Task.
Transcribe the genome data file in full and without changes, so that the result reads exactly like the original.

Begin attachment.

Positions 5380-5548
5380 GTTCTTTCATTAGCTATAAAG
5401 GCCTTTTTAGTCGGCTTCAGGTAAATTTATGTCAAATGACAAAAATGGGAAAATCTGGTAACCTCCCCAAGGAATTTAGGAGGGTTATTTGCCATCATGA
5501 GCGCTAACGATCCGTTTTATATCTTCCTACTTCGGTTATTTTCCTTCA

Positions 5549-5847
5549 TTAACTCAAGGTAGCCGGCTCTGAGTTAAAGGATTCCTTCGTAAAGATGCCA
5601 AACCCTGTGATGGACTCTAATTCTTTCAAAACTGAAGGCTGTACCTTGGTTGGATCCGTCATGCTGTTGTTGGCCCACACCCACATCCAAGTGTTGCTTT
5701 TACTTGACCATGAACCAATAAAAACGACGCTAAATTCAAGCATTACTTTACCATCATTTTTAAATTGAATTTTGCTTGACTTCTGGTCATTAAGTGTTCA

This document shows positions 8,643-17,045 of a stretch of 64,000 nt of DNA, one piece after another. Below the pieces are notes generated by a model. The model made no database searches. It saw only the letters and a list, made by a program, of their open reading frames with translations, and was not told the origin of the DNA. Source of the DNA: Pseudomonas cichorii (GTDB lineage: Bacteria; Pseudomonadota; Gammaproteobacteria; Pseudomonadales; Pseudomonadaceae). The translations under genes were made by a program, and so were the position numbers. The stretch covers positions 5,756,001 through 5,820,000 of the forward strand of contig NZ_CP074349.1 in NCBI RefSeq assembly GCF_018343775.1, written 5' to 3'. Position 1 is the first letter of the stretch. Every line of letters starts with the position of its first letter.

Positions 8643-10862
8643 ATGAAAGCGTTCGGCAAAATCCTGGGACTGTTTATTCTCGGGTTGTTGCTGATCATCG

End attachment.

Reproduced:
Positions 5380-5548
5380 GTTCTTTCATTAGCTATAAAG
5401 GCCTTTTTAGTCGGCTTCAGGTAAATTTATGTCAAATGACAAAAATGGGAAAATCTGGTAACCTCCCCAAGGAATTTAGGAGGGTTATTTGCCATCATGA
5501 GCGCTAACGATCCGTTTTATATCTTCCTACTTCGGTTATTTTCCTTCA

Positions 5549-5847
5549 TTAACTCAAGGTAGCCGGCTCTGAGTTAAAGGATTCCTTCGTAAAGATGCCA
5601 AACCCTGTGATGGACTCTAATTCTTTCAAAACTGAAGGCTGTACCTTGGTTGGATCCGTCATGCTGTTGTTGGCCCACACCCACATCCAAGTGTTGCTTT
5701 TACTTGACCATGAACCAATAAAAACGACGCTAAATTCAAGCATTACTTTACCATCATTTTTAAATTGAATTTTGCTTGACTTCTGGTCATTAAGTGTTCA

This document shows positions 8,643-17,045 of a stretch of 64,000 nt of DNA, one piece after another. Below the pieces are notes generated by a model. The model made no database searches. It saw only the letters and a list, made by a program, of their open reading frames with translations, and was not told the origin of the DNA. Source of the DNA: Pseudomonas cichorii (GTDB lineage: Bacteria; Pseudomonadota; Gammaproteobacteria; Pseudomonadales; Pseudomonadaceae). The translations under genes were made by a program, and so were the position numbers. The stretch covers positions 5,756,001 through 5,820,000 of the forward strand of contig NZ_CP074349.1 in NCBI RefSeq assembly GCF_018343775.1, written 5' to 3'. Position 1 is the first letter of the stretch. Every line of letters starts with the position of its first letter.

Positions 8643-10862
8643 ATGAAAGCGTTCGGCAAAATCCTGGGACTGTTTATTCTCGGGTTGTTGCTGATCATCG